2. Just use whatever thread you have laying around. Not all threads are the same. Shockingly, the thread you can get 3 spools for a dollar at the checkout of a big-box store is not going to be the same quality as the ENKA Certified Rayon that is sold by Sulky.
  3. Don’t do a test sew out.

    Picture courtesy of dzgns.com

    I know you paid good money for the embroidery blank, t-shirt, or bag that you are planning to embroider on. If you like messing up and having to re-buy your blanks, by all means, just go for it without testing the design, the stabilizers, or the positioning of the design on the item.

  4. Don’t use the right stabilizer. This is probably the best way to ruin an embroidery project. If you just throw any old stabilizer in, no matter what type of design you are stitching or what type of fabric you are stitching on, I can all but guarantee you will screw up the project. Need some proof? check out these pictures of designs that were not stabilized properly compared to the ones that were.

    Embroidery with the wrong stabilizers.

    Embroidery with the right stabilizer

     

    If you want to know the right kinds of stabilizer to use, check out the Sulky Stabilizer Selector Tool.
  5. Heck! Don’t use any stabilizer at all! Once again, it’s probably the quickest way to screw it all up.

Truthfully, I don’t want you to have to make the mistakes I made so, please, change your needle! Use good quality thread, and by all means, use the right stabilizer. If you aren’t sure what stabilizer to use, check out our Stabilizer Selector Tool. 

Happy Sewing!




The # 1 FAQ – What Stabilizer Do I Use? – Answered

The #1 Question: What Stabilizer Do I Use? – Answered!

When I asked Patti Lee, Vice President of Consumer Relations for Sulky of America, what is the number one question that people ask you; without hesitation, she said, “What stabilizer do I use?” Every day, all day it seems, Patti is answering this question.

As a result, we created the new….Sulky Stabilizer Selector Tool!

What stabilizer do I use seems like a pretty straightforward question, but the truth is, it’s an incredibly complicated one! The answer depends on what type of fabric you are stitching on and the technique you are using (Applique, Hand Embroidery, Monogramming). Depending on the type of fabric and the technique you are using, the Stabilizer Selector Tool on our website could give you any one of 2,278 different answers! Crazy right?

This tool took our team of experts here at Sulky over a year to put together. We wanted to be sure that you are getting the best information possible so you have great results. Our motto is “Create with Confidence”, after all.

Here is how the Stabilizer Selector Tool works:

First, pick a technique.  There are 34 techniques to choose from. You can choose anything from Applique to Sashiko; and Monogramming to Thread Sketching.

Next, pick your fabric. There are 69 to choose from (did you even know there were that many types of fabric? Me either!). These experts thought of it all. You can choose anything from Cashmere to Cotton, to Lightweight Knit and Hats!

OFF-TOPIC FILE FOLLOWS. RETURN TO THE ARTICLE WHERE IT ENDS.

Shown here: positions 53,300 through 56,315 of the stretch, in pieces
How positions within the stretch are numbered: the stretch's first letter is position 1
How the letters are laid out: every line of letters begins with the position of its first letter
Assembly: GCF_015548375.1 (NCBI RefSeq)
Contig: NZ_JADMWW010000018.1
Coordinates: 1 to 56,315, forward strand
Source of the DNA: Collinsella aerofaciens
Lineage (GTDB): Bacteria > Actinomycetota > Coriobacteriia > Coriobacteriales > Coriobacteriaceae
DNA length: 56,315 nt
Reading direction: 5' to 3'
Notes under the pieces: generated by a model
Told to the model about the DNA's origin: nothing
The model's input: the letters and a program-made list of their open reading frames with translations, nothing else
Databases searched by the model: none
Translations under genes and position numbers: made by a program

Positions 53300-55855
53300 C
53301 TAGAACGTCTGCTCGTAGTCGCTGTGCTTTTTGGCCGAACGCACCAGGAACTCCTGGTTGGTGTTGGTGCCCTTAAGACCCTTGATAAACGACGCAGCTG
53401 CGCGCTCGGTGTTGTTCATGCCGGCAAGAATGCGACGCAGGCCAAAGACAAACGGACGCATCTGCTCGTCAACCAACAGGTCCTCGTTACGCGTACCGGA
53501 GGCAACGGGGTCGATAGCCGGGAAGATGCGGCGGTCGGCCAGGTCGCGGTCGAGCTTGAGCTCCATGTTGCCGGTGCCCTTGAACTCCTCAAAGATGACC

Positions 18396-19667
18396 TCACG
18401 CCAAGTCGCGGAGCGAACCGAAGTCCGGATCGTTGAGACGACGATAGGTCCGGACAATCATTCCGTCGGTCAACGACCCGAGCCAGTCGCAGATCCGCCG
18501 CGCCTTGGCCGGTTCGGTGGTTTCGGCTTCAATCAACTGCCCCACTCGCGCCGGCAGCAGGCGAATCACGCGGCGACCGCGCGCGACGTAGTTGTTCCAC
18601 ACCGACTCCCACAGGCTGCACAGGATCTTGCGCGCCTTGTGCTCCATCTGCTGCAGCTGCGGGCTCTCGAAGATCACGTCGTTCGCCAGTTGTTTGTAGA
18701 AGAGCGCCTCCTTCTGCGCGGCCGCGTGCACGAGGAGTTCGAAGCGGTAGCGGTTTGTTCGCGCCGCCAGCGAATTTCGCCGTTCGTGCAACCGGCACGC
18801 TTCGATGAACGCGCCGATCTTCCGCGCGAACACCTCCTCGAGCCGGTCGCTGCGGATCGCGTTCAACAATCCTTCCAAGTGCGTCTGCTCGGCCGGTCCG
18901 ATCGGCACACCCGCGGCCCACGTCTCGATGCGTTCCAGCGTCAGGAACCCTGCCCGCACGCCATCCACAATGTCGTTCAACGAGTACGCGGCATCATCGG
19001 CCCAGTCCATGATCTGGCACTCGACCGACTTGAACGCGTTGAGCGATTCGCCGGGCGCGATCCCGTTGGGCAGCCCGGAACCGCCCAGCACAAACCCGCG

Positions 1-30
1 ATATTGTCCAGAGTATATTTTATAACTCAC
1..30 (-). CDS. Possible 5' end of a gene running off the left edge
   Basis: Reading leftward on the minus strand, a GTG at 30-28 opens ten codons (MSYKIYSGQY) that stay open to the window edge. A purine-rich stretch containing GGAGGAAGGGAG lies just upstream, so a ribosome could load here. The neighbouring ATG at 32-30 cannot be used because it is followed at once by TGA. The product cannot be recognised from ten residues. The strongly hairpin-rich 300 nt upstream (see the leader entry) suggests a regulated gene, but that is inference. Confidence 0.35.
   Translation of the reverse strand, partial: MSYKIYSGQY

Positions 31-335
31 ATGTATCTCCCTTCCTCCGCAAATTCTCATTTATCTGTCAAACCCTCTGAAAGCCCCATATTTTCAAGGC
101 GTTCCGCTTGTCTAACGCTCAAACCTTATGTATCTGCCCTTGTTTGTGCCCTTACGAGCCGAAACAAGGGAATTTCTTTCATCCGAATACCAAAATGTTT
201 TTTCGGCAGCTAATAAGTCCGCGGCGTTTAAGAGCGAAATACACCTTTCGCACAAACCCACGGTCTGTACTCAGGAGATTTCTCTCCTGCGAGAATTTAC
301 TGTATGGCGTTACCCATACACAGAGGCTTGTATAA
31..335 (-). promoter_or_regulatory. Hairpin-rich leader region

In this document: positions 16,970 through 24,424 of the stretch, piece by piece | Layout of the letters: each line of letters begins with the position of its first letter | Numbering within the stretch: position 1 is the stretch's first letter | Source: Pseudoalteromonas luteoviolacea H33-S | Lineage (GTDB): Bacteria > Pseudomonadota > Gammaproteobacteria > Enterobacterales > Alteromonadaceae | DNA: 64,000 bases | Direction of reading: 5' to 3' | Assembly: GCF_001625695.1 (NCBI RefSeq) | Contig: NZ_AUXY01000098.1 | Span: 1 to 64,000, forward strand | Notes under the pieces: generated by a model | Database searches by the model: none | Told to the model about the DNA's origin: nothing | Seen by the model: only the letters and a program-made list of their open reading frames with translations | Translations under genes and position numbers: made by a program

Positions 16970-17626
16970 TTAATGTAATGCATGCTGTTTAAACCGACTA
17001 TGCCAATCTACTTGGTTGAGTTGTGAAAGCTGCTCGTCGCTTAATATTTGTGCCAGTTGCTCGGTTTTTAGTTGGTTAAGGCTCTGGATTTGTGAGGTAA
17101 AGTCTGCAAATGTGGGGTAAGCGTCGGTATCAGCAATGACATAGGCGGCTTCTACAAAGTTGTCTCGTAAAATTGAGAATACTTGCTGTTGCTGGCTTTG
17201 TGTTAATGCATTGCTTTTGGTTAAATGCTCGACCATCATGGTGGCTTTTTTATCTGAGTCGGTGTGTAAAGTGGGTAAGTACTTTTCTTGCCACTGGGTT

Once you have your combination set, the suggested stabilizer (or stabilizers, as is often the case) pops up. They are listed by which ones should be a backing stabilizer, what should be a topping, and how many layers of each you will need.

sulky stabilizer selection tool

Sulky Stabilizer Selector Tool

Note: I wish I could tell you that using the stabilizer selector and following the suggestions gave you a 100 percent guarantee of perfect results every single time.  However, these are the absolute best suggestions that our experts can possibly give you with the limited information that is being asked; but let’s face it, there are other factors in machine embroidery that are also important for success. For example, all fabrics are not manufactured the same – there are different weights and quality. When is the last time you changed your needle? What kind of thread are you using? Are you hooping properly? Are you spending enough time with your embroidery machine, or is she getting jealous of the other machines in your sewing room, so she is forced to mess up while you aren’t looking, so you will only pay attention to her? (Please tell me my machine isn’t the only one that does this!)

In other words, here is the fine print: Though these results are based on the suggestions of our Experts, there are numerous possibilities that can be used for nearly all techniques/fabric combinations. We are confident you will experience great results with our suggestion, so go ahead and Select With Confidence!

The bottom line: If you use the Stabilizer Selector Tool and follow the suggestions, we are confident you will like what you see and it is certainly a great place to start, especially if you are doing a brand new sewing technique or sewing on a fabric that you have never used before. However, we always suggest that you test before you sew :).

If you want something for your actual sewing reference library on these recommendations, we have some dandies in recipe-format with pretty pictures to inspire you in this book.  It’s a great reference and would make a great gift, too.

Happy Sewing!